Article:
Oh, you thought that since March Madness is over that I wouldn’t shoehorn another metaphor? You thought wrongly.
I’m here with some ideas for how you and your Buxmont business should be “keeping score” today. (See what I did there? … um … because in sports you keep score? Alright. More coffee please.)
But before I dive into that, because this is the final week before personal federal taxes are due, I have some tax business I should cover.
In addition to the filing of your personal taxes, here are some other deadlines that fall on April 15th this year:
1) Estimated taxes for the first quarter are due.
2) Want to open or contribute to an IRA or Roth IRA for 2018? Gotta get that done by Monday the 15th.
3) Final day to max out contributions for your 2018 HSA (Health Savings Account).
4) Claim any refund money from an unfiled 2015 return. (There is $1.4 BILLION in unclaimed refund money out there for that year — but only available if you didn’t file.)
5) Most states’ tax deadlines also fall on the 15th. (Exceptions – DE 4/30; HI 4/22; IA 4/30; LA 5/15; ME 4/17; MA 4/17; OK 4/20; SC 5/1; VA 5/1; any state with no income tax.)
Also, you’re a business owner … you know the importance of this: would you leave us a review on Google or other online platforms?
Now … onward to keeping score — er, tracking your numbers.
Tracking Your Key Business Metrics For Your Philadelphia Company
“With acceptance comes opportunities. And with opportunities come numbers and, most importantly, hope.” – Julie Foudy
If you are involved in making decisions for your Philadelphia business’ growth, then you know: it’s a numbers game.
There is inherent value in creating sales and marketing goals, and there’s also value in measuring those goals on a week-to-week basis. At quarter’s end, sales and marketing results will indicate if quantitative data was left out of your organization’s process. In other words, if you fail to track numbers at the beginning of the quarter, you won’t be happy with your numbers at the end of the quarter.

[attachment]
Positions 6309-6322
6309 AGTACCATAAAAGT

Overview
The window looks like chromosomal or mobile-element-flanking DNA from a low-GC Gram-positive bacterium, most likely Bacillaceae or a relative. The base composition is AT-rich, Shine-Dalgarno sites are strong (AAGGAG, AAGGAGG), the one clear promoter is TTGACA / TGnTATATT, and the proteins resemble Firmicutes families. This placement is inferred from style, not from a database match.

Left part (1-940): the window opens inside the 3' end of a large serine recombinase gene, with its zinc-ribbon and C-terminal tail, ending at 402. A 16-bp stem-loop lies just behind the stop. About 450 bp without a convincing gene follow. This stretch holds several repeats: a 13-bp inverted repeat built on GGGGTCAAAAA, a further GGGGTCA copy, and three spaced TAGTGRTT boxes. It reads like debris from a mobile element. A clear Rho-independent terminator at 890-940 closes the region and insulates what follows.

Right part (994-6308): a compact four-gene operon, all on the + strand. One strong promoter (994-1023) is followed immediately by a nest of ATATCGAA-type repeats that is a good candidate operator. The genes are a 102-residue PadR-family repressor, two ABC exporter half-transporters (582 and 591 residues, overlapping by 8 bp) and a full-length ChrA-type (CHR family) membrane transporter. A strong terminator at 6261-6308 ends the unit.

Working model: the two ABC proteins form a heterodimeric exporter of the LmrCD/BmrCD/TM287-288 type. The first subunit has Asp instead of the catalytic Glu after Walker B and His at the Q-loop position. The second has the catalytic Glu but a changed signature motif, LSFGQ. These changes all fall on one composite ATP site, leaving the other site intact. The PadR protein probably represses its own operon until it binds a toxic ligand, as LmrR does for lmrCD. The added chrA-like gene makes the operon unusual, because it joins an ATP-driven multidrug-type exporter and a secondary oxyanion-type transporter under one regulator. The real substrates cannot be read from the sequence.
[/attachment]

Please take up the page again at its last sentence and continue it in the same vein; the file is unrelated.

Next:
I want to discuss how your team can begin measuring numbers with consistency, because the reality is that numbers are too important to ignore.
One of the hardest things about tracking your numbers (read: growth or decline) is transparency. It’s hard to let others in on the reality of your business’ sales and marketing efforts, especially if there’s underperformance. But that’s exactly why you should press for such transparency.
The more your team knows the numbers and what to strive for, the greater sense of urgency and ownership your employees will possess.
Of course, calculating any amount of numbers, goals and metrics takes time. But it’s worth carving out a few minutes each week in the long run. I want to encourage you to conduct a meeting with necessary team members, once a week, to go over a weekly scorecard.
Don’t get complacent with lazy systems in your office. If tracking numbers is lacking numbers, it’s time to step up and change the status quo.
This stuff is science. Quite literally (testing and solving and testing again until you get it right). But you don’t need to make it … say it with me … rocket science.
Here are the sorts of business metrics you can track in a weekly scorecard…
- Price, term, refund and premium tests for profit
- Customer acquisition and retention
- Advertising response rates (digital and print)
- How many in the new prospect pipeline (and their collective cost benefit)
- New and qualified leads
- New sales meetings
- Revenue streams in concordance with your team’s budget
- Other such items specific to your business — only you know what should go in this scorecard column
The biggest component here is that you actually do it. If you already keep a scorecard, that’s great! How consistently do you go over the numbers yourself or with your team? The medium can be as simple as Microsoft Excel or Google Sheets. Don’t let the method or “prettiness” factor prevent you from taking action and implementing a weekly scorecard at the beginning, middle and end of your process. You’ll like the final result.
We’d love to have further conversations about this topic, and to help you see the opportunities, and potential traps, within your Philadelphia business.
Feel free to share this post with any of your Philadelphia business associates or clients you know who could benefit from our assistance. While these particular articles usually relate to business strategy, as you know, we specialize in tax preparation and planning for families and business owners.
M. Sexton, CPA PC